A few words come now and then as if from far away. What a relief it would be to speak in proper solitude rather than in this lame dispersal. Rilke said to write as the first man. What did he mean?
I take the laptop to the park and sit at a bench, open a bottle of beer with my lighter, and look at the artificial pond with its spurting fountain. Pink-footed geese graze on the lawn around me, which is covered in their droppings. There’s a palace on the hill on the other side of the pond. I write a few lines of a translation I’m working on, then click over to this journal. What to say?
This park was constructed in imitation of the French and British styles, with tree-lined avenues and little Romantic touches: pagodas, a waterfall, grottos. All carefully manicured. Danish poets walked around here waxing lyrical in the nineteenth century. Now it’s full of tourists and lycra-clad joggers.
Malinka Stalin, they called him, his Russian friends in Vienna: Little Stalin. He turned up at her dancing class. During lockdown he invited her to the park to dance. She’d be gone for hours. He gave her Russian delicacies. I cycled over and watched them dance. How naïve I was. She watched me let it happen. I thought about fighting it, but what was there to fight for, exactly? I was always elsewhere in my head. Can I blame her?
After I left and he’d moved into our flat, into our bedroom, I became convinced he was a Romeo spy. It gave it a sort of logic. Now I have no idea where they are. I’ve learned that these kinds of convictions tend to get blurred over time. I’ve missed her terribly, but I guess those feelings will get blurred too.
Woke up at dawn as usual to pee and lay trying to sleep for two hours while the mind turned and played its usual sordid tricks. I must have had a hundred little thoughts, memories and fantasies.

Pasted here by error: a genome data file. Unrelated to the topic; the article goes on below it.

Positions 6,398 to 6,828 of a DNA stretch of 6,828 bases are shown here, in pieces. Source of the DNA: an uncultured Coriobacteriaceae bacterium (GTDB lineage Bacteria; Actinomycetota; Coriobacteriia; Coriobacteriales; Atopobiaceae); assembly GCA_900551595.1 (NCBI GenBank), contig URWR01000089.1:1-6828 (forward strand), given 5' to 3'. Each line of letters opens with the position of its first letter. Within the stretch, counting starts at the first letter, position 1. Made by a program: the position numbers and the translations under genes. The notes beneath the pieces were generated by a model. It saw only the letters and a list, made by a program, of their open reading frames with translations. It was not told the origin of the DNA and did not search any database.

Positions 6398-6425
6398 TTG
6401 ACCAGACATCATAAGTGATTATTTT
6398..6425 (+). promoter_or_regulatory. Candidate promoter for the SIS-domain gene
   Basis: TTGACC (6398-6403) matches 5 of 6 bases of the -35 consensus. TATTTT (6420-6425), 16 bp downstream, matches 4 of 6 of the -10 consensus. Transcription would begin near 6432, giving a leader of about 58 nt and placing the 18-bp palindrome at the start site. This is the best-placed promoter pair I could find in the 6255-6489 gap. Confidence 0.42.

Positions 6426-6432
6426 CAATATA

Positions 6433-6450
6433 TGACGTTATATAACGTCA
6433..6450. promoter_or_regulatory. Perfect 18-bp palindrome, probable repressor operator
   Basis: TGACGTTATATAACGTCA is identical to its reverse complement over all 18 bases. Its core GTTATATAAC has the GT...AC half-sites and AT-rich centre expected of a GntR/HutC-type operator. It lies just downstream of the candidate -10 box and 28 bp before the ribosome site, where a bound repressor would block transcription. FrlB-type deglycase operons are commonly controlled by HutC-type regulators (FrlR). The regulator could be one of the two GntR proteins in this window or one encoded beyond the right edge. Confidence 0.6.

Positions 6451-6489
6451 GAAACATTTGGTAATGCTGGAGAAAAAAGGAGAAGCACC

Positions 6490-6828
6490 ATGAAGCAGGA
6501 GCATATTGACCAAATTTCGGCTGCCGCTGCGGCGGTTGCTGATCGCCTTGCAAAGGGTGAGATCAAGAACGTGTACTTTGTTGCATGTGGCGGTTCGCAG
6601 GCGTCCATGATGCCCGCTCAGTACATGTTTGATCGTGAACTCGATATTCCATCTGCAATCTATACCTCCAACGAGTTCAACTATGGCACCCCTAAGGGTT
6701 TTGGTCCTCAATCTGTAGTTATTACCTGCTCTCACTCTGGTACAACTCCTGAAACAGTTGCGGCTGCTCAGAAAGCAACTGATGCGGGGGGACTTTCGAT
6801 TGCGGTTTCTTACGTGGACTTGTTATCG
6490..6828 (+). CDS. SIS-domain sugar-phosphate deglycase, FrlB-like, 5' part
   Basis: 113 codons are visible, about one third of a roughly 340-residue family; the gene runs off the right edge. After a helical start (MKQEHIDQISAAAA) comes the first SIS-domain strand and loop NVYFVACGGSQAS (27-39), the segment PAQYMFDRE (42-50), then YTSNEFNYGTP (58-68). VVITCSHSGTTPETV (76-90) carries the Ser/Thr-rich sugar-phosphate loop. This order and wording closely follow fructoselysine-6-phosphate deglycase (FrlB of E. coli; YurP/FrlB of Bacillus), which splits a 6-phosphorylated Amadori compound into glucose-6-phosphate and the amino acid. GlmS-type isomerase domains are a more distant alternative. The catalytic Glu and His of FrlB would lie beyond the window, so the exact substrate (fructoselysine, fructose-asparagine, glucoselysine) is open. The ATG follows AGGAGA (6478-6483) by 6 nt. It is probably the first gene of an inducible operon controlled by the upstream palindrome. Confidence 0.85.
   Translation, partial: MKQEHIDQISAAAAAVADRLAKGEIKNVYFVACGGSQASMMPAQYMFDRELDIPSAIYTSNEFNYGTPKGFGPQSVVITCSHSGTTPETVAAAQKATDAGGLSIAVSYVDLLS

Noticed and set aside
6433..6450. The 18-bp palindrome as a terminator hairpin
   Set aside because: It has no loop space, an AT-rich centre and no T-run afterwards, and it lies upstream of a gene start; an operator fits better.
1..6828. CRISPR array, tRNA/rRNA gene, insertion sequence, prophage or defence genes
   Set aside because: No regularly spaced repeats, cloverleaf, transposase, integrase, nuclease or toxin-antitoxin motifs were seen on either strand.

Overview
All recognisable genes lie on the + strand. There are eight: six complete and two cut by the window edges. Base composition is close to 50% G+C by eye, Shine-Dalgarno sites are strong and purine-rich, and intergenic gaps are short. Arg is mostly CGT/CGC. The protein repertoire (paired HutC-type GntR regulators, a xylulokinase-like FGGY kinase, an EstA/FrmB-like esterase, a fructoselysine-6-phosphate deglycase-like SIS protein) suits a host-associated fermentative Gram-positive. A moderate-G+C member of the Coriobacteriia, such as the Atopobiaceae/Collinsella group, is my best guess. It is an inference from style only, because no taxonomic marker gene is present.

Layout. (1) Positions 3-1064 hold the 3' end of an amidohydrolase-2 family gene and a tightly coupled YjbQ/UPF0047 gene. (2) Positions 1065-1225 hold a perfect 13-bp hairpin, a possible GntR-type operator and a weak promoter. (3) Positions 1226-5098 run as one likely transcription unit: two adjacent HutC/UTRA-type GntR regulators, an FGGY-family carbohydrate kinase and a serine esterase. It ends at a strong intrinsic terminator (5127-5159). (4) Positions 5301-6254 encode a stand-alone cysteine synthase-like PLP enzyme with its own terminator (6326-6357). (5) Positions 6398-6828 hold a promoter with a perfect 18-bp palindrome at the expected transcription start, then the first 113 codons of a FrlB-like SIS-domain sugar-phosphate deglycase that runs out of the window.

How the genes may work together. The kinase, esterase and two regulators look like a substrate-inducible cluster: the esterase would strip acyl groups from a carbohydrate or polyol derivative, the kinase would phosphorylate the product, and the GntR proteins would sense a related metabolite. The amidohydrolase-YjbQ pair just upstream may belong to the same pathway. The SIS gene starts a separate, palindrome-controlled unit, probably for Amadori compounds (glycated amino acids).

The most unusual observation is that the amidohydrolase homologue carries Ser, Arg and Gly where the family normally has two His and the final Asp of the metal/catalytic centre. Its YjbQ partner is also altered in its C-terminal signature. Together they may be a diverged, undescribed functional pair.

As soon as I’m idle – which I am much of the time these days – the first thought is about S. and her Russian in Vienna. Amazing how the mind bites into things and just won’t let go.
On my daily walk in the park to give raisins to the hooded crows and jackdaws I went through the little wood instead of around it. Still the pair of big hooded crows that always find me first flew up to me. It was the highlight of my day. I know to turn away while they eat; they don’t like to be looked at. Some of them will hide their raisins in secret places.
Sometimes I go through the place at the other end of the park where people take their dogs, and watch the dogs jump at each other and their owners. They seem stupid compared to the birds, who can easily do without me. It’s the only place where I see Danes chatting freely to strangers, as if they can only do it through their dogs.
Every day these past two years the mind has liked to imagine their various scenes together: S. and her Russian. The mind loves imagining that. Lately it’s come up with encountering them in one of those pretentious Viennese cafés. What happens next in these scenarios is usually vague, as in a dream where whatever you do is ineffectual.
When I’m not at the mercy of the mind I try to think about fate and chance, but I’m never sure what I’m trying to get at. Why exactly did I end up here? It’s hard to see beyond chance. Fate always seems to trump it. You understand backwards and live forwards, they say. But my memory’s getting unreliable.
Took my bike on the train to try to get to Havreskoven forest. Cycled through a typical dead Danish suburb and got lost several times along a motorway, as usual. The strong headwind blew my cap off. It’s still cold here. Ended up on the outskirts of the forest. The ground was still covered by dead leaves and needles. Almost nothing had sprung out. Even the evergreens looked wan. A couple of stagnant ponds. No waterfowl, hardly any birds. I wondered if the ground had been polluted by the nearby factory I’d seen on the way. I did see some ravens by the side of the motorway picking at rubbish on a grassy verge on the way out. It’s the first time I’ve seen them in the wild. The way the sun brings out the purple in their feathers. I should have stopped there and gone back. But one never knows exactly what to do.